Sen. Kay Bailey Hutchison's press office ultimately conceded they could find no evidence any member of her staff had played a role in the situation. When I told Charles this, he expressed surprise, but said that's what the Army official had reported when he came with the good news about the pension.
I've also encountered problems securing official verification on some of the details of Charles's story. Last time I spoke to him, he said it was no surprise military public affairs officers could not locate his file, considering the trouble he has had wrangling Army bureaucracy since his retirement 18 years ago. He gave me additional information to assist their search for his file, but that has not led to any success on that front.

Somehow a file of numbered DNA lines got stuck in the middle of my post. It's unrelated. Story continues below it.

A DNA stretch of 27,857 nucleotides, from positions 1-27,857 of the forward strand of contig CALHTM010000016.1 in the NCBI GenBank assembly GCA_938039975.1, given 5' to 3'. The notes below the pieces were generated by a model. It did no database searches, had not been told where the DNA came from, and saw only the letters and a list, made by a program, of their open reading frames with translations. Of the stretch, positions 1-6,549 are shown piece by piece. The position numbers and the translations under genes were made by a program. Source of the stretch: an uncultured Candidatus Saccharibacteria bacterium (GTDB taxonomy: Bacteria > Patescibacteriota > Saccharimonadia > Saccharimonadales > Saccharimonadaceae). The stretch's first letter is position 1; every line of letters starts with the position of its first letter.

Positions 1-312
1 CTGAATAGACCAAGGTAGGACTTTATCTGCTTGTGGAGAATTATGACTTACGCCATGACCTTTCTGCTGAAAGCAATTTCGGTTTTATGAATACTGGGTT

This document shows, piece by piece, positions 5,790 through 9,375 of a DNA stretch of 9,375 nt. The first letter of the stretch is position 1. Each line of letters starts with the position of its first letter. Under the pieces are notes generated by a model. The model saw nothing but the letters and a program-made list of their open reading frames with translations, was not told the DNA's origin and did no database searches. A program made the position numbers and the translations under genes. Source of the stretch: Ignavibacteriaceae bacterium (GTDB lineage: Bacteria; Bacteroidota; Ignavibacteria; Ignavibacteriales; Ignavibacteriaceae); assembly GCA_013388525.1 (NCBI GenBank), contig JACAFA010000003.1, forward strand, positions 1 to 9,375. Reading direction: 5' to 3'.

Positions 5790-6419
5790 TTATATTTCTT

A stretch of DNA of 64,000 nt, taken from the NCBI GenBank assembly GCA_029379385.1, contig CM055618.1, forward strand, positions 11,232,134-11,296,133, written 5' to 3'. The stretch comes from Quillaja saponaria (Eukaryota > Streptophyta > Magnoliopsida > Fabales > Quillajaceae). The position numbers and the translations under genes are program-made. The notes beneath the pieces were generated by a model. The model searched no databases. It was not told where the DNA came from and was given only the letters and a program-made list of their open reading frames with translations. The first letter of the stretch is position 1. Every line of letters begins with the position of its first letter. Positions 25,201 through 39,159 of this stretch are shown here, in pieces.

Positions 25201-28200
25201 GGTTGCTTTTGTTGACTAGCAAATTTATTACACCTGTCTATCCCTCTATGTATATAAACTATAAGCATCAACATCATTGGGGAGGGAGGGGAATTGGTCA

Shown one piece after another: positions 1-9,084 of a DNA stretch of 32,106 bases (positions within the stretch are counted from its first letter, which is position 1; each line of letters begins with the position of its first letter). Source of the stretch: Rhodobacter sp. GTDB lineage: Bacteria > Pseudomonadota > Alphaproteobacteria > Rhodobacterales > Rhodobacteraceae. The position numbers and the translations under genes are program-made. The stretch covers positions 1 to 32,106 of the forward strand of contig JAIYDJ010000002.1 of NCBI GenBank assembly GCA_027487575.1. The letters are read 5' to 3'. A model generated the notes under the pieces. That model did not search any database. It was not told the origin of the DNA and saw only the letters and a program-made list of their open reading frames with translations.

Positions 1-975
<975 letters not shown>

Could Charles have made up the whole story about his military service and pension? Yes, possibly, but I don't want to draw that conclusion just yet--and not simply because I don't want to think that I was so easily fooled. I don't believe it makes any logical sense that he fabricated that part of the story.
First, when he discussed his military service, he gave details about regiments and deployments, and used appropriate Army acronyms as a vet would tend to do. If he never served in the military at all, then I would have to believe he had constructed this lie (or fantasy) after doing quite a bit of research.